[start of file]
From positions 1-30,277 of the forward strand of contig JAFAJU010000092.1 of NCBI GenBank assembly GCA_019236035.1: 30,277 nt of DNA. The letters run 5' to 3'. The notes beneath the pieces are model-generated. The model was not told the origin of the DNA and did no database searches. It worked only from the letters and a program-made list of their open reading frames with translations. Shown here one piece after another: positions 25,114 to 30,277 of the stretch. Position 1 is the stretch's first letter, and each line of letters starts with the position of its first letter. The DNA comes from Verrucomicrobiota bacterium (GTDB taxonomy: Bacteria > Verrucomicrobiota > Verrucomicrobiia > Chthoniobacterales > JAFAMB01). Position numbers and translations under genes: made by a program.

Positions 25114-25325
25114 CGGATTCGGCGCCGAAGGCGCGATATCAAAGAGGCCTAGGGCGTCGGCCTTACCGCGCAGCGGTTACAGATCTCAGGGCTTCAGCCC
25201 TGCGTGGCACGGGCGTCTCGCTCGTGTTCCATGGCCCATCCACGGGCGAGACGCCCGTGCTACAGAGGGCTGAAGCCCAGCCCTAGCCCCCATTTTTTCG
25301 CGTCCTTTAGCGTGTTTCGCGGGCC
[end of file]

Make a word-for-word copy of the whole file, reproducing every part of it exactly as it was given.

From positions 1-30,277 of the forward strand of contig JAFAJU010000092.1 of NCBI GenBank assembly GCA_019236035.1: 30,277 nt of DNA. The letters run 5' to 3'. The notes beneath the pieces are model-generated. The model was not told the origin of the DNA and did no database searches. It worked only from the letters and a program-made list of their open reading frames with translations. Shown here one piece after another: positions 25,114 to 30,277 of the stretch. Position 1 is the stretch's first letter, and each line of letters starts with the position of its first letter. The DNA comes from Verrucomicrobiota bacterium (GTDB taxonomy: Bacteria > Verrucomicrobiota > Verrucomicrobiia > Chthoniobacterales > JAFAMB01). Position numbers and translations under genes: made by a program.

Positions 25114-25325
25114 CGGATTCGGCGCCGAAGGCGCGATATCAAAGAGGCCTAGGGCGTCGGCCTTACCGCGCAGCGGTTACAGATCTCAGGGCTTCAGCCC
25201 TGCGTGGCACGGGCGTCTCGCTCGTGTTCCATGGCCCATCCACGGGCGAGACGCCCGTGCTACAGAGGGCTGAAGCCCAGCCCTAGCCCCCATTTTTTCG
25301 CGTCCTTTAGCGTGTTTCGCGGGCC